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Showing posts 5-10 of 15 matching: photobomb

Tuesday, June 17, 2014

The Juice Was Loose

It was 20 years ago today that the most famous car chase in American history captivated our attention.

A white Bronco took over L.A. on June 17, 1994

On June 17, 1994, the nation watched as the L.A.P.D. chased a white Ford Bronco along the Los Angeles freeways at a show-stopping 35 miles per hour. Of course, the driver of that Bronco was one Orenthal James "O.J." Simpson, a Hall of Fame football player suspected in the grisly murder of his ex-wife and her friend.

"The Chase" was a ratings bonanza, with an estimated 95 millions Americans glued to their televisions that Friday evening. How could another former football player with his own checkered history not want to get in on that kind of free publicity?

Comments (1) | Add a Comment | Tags: oj simpson photobomb secret history television

Friday, June 6, 2014

The Superpower of Real Heroes is Courage

Imagine yourself as one of thousands wading ashore in the pre-dawn twilight amid a barrage of opposition gunfire and explosions designed to ensure you never set foot on dry land again. Why would you do this? Only to ensure the future of the free world!

Allied invasion of Normandy on June 6, 1944

Seventy years ago today, men did just that when the Allies enacted Operation Overlord, better known as the D-Day invasion of Normandy in World War II. Those men didn't have impenetrable force fields, flight rings, or wrist lasers, just the iron determination to free Europe from Axis aggression. That's the making of true heroes.

Comments (1) | Add a Comment | Tags: d-day photobomb secret history war

Wednesday, May 14, 2014

Only 3 Years After the JLI Got a Satellite

We all know the world's first space station was the original Justice League Satellite headquarters which began operation in 1970. This was followed by the Soviet Union's Salyut I in 1971 and eventually the United States' Skylab, which launched on this date in 1973.

May 14, 1973: Skylab launches

Skylab was the first non-Justice League space station to successfully change crews, although the station was permanently abandoned by the end of 1974. For 5 years, the station floated unlocked about 270 miles above the Earth before finally falling into the Australian Outback in 1979. (For reference, the Justice League Satellite orbited at 23,300 miles, almost a tenth of the way to the moon!)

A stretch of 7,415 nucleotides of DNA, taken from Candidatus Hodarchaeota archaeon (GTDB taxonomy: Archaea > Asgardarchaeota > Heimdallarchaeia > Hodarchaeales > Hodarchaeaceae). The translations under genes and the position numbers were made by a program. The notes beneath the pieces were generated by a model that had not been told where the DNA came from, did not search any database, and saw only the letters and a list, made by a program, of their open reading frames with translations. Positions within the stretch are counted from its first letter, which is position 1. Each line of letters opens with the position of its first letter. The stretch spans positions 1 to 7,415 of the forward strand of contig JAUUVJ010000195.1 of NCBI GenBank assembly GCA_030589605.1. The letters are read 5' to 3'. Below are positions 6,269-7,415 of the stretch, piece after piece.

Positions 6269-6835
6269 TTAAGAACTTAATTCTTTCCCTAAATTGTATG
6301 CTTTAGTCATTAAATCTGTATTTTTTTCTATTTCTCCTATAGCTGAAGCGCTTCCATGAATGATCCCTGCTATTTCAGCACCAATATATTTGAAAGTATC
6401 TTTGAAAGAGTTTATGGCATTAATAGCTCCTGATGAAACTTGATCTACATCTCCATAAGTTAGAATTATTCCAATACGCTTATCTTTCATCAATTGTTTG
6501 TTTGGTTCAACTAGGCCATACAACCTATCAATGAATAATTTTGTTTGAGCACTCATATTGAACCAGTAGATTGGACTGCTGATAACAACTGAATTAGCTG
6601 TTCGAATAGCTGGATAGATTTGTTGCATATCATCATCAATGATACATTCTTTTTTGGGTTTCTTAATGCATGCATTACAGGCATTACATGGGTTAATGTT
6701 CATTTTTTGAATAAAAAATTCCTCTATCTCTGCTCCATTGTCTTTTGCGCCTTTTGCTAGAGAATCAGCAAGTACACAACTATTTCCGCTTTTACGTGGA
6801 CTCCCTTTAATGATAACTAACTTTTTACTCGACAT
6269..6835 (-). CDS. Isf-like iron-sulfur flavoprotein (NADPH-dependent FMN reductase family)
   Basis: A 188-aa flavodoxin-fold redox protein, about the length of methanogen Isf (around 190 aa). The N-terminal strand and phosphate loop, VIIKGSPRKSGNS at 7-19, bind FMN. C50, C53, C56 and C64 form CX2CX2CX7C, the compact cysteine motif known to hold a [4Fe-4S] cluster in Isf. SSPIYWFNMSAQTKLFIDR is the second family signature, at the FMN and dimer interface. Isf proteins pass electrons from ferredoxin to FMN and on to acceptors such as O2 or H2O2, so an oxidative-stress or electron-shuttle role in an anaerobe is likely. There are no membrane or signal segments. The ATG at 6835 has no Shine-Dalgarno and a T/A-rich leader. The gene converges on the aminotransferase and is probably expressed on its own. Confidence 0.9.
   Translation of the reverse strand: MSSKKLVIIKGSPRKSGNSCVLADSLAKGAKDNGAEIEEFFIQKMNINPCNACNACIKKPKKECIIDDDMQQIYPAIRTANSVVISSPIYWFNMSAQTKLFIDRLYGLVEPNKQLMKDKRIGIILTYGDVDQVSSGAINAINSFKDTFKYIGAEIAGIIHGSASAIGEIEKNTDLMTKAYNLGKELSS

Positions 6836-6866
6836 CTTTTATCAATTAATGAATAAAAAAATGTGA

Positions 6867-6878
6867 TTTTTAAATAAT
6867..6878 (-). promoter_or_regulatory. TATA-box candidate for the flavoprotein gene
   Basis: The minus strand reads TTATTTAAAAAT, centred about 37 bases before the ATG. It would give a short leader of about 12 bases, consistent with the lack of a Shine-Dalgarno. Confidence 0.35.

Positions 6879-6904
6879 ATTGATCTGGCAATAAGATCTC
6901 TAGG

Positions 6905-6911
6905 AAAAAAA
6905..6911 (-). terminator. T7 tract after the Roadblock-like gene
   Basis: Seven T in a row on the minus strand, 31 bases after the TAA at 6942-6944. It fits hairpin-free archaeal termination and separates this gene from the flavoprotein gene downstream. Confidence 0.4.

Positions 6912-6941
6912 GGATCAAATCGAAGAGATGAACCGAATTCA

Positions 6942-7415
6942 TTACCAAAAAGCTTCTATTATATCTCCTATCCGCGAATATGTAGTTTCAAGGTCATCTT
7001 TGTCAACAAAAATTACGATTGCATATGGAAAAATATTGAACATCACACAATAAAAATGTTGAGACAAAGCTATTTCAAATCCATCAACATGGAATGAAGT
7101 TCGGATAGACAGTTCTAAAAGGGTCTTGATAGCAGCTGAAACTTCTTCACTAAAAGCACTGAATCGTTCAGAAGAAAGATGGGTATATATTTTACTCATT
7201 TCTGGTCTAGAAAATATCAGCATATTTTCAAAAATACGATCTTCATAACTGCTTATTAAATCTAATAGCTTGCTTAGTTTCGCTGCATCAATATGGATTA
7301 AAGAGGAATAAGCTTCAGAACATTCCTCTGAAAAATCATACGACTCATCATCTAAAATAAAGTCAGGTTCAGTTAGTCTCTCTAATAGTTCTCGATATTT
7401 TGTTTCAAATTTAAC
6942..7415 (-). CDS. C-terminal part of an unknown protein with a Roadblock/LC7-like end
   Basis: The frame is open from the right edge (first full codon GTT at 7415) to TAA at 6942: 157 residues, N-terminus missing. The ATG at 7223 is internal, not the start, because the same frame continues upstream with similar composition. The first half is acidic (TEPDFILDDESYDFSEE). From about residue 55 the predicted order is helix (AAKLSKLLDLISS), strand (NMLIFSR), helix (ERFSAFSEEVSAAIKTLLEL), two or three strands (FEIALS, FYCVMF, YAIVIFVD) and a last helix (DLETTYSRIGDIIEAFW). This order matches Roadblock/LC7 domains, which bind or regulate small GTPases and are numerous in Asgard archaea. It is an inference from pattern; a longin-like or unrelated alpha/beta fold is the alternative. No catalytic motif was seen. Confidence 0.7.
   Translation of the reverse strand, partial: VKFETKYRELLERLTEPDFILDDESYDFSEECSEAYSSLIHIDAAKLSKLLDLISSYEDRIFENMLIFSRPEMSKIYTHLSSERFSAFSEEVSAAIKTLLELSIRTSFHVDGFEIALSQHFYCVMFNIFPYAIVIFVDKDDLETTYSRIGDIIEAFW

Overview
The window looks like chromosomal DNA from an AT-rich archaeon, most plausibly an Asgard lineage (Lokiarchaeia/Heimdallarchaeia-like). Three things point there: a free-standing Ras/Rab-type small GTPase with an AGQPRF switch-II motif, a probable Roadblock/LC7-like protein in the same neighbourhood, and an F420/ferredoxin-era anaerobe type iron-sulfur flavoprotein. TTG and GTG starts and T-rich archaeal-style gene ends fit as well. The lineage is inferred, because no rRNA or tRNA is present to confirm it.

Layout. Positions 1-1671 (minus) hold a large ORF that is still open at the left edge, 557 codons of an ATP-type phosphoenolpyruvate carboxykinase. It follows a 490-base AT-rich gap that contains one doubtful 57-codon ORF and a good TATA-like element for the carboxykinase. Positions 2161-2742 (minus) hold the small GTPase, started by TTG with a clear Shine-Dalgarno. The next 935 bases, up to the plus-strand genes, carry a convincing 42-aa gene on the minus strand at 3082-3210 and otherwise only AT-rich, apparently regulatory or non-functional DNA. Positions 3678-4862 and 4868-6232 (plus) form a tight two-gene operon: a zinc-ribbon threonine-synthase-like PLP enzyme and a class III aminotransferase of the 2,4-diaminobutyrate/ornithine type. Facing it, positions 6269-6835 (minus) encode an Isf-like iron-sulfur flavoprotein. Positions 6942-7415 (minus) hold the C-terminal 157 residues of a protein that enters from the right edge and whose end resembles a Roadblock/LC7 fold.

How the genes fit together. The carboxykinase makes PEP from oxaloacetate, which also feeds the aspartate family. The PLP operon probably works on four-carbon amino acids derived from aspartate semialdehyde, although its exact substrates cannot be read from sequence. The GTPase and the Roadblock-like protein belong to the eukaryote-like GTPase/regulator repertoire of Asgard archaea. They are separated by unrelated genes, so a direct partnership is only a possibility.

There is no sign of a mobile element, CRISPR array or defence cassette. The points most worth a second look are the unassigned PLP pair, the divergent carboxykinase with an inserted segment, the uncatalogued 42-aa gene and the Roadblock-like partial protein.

Of course, by the year 2442, space stations will be old news. The average citizen will be familiar with several alien species, have robot valets, and travel to school in flying school buses. To a man from the future, the launch of a liquid-fueled antique rocket might be a nostalgic tourist experience.

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Friday, March 28, 2014

In 1979, TMI Did Not Mean Too Much Information

Thirty-five years ago today, there was a malfunction in the brand new number 2 reactor at the Three Mile Island nuclear power plant in Middleton, Pennsylvania. For several days afterwards, the world held its breath as it waited to see if the hydrogen gas within the reactor would explode and rain radioactive material on the eastern coast of America.

Booster Gold saves 3 Mile Island

The official report by the Nuclear Regulatory Committee (NRC) eventually blamed the situation on operator error. However, eyewitness reports credited the quick actions of a mysterious, gold-clad hero with beating back the real cause of the meltdown: a radiation-absorbing creature from another dimension.

In the aftermath of the meltdown, the NRC made sweeping changes to prevent a recurrence of the problem. They appear to have worked. In the thirty-five years since, not once has a giant radiation-absorbing creature attacked an American nuclear power station. We'll keep our fingers crossed, just to be safe.

Comments (0) | Add a Comment | Tags: photobomb secret history three mile island

Monday, December 23, 2013

He Was a Painter, Not a Musician

Today, Vincent van Gogh is one of the most recognized and popular artists on Earth. What makes him so enduring? Is it his colorful, expressionist style? His warped landscapes? His hauntingly lonely self-portraits? Or is it the mysterious man himself?

Vincent van Gogh cut off his own ear in 1888

Historians tell us that van Gogh suffered from depression. One hundred twenty-five years ago today, he cut off part of his own ear. That doesn't sound like the act of a happy person, does it? Could his mood have been improved if he had known that one day he would take his place among the greatest painters of all time? Only a time traveler would ever know.

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